Particularly in the context of the Millennium Development Goals, there has been much discussion of the association between the International Monetary Fund and bilateral aid flows. What role should the Fund be playing in helping to achieve the MDGs? Some observers have suggested that the Fund should seek to reduce its role in poor countries and should be minimising its own lending. They see aid donors taking on a larger role and present the IMF and aid donors as substitutes. Others envisage a much bigger lending role for the Fund. This may hint at complementarities. Although this discussion raises important policy issues there are very few studies that examine the relationship empirically. This paper attempts to help fill this gap. It explores the extent to which the IMF has had a catalytic effect on Official Development Assistance and the potential channels through which catalysis might work. It finds strong evidence of a positive association and suggests that this may have more to do with conditionality than with the provision of IMF resources. But it may not represent catalysis in the conventional sense. There is a synergy between the IMF and bilateral aid that may yet be more fully developed and exploited.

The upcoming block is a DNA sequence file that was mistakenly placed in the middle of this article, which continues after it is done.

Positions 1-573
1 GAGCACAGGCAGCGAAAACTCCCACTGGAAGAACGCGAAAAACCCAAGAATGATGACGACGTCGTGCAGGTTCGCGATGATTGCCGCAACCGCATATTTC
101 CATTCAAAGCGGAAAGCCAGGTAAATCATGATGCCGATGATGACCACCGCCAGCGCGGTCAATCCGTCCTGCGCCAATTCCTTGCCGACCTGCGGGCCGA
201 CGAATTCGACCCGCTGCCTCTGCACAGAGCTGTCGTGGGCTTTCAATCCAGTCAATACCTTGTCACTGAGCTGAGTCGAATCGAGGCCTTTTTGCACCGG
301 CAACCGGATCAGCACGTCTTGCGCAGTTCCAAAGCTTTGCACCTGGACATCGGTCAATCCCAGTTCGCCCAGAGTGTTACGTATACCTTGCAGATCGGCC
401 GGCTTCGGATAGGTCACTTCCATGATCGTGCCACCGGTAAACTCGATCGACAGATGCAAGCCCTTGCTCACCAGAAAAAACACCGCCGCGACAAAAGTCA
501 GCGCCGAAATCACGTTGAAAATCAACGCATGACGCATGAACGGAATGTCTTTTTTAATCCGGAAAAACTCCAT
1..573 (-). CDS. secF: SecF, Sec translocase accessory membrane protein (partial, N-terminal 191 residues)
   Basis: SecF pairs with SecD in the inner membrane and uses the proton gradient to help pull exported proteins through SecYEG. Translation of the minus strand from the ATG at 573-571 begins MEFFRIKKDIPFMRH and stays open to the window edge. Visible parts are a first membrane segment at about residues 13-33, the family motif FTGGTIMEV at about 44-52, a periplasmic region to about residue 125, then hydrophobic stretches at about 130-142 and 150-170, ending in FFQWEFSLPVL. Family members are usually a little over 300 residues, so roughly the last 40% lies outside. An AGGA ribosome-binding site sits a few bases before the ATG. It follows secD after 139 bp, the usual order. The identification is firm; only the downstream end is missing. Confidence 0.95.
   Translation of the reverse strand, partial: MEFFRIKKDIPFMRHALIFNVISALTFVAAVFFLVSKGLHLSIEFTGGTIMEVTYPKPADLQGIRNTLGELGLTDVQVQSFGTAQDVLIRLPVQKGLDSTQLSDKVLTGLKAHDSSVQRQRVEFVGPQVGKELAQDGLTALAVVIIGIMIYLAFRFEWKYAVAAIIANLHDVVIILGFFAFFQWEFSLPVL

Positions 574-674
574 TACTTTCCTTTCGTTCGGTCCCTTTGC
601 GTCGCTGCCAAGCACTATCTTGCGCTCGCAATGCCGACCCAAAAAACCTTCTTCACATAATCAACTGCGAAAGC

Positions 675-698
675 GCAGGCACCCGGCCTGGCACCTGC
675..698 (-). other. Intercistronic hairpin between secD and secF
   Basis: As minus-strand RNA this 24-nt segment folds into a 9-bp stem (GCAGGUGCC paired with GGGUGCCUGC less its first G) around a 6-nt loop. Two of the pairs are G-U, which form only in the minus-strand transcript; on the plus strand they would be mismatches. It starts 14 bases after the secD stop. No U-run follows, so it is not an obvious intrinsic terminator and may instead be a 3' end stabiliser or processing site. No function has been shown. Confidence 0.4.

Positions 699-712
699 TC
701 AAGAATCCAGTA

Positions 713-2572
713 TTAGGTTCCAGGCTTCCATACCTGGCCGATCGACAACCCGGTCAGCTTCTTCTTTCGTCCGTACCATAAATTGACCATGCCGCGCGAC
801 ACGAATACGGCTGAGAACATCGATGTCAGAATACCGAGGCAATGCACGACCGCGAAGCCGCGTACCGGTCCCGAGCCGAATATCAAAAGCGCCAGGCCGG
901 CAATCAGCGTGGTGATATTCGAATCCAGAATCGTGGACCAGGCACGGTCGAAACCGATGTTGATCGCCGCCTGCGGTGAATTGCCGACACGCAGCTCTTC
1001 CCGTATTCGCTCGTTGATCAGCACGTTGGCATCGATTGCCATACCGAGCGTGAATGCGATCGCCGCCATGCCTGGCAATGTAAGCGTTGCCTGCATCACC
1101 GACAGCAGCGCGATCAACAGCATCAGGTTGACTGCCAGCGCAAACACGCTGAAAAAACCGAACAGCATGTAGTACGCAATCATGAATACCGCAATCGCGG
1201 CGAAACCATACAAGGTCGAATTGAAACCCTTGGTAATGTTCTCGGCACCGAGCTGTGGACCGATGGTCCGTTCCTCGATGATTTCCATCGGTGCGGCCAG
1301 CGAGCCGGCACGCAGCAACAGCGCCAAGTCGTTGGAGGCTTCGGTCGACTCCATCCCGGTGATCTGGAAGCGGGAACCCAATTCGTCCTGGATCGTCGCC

Additional Metadata
Persistent URL dx.doi.org/10.1080/00220380701384521
Journal Journal of Development Studies
Citation
Bird, G. (Graham), & Rowlands, D. (2007). The IMF and the mobilisation of foreign aid. Journal of Development Studies, 43(5), 856–870. doi:10.1080/00220380701384521